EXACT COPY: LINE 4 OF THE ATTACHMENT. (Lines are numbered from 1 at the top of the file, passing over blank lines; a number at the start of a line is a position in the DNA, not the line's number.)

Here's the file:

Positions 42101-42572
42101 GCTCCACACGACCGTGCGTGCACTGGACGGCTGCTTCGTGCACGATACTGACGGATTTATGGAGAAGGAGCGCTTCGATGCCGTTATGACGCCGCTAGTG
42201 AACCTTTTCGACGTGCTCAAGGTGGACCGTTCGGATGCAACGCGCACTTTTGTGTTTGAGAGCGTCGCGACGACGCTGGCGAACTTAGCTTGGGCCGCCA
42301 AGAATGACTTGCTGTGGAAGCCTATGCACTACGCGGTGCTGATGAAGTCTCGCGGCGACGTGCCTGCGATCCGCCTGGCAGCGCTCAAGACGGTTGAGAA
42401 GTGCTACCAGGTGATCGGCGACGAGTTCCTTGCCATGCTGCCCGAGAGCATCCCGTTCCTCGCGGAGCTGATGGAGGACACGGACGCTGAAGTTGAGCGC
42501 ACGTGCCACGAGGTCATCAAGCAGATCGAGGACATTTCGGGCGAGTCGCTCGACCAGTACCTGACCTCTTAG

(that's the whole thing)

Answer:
42301 AGAATGACTTGCTGTGGAAGCCTATGCACTACGCGGTGCTGATGAAGTCTCGCGGCGACGTGCCTGCGATCCGCCTGGCAGCGCTCAAGACGGTTGAGAA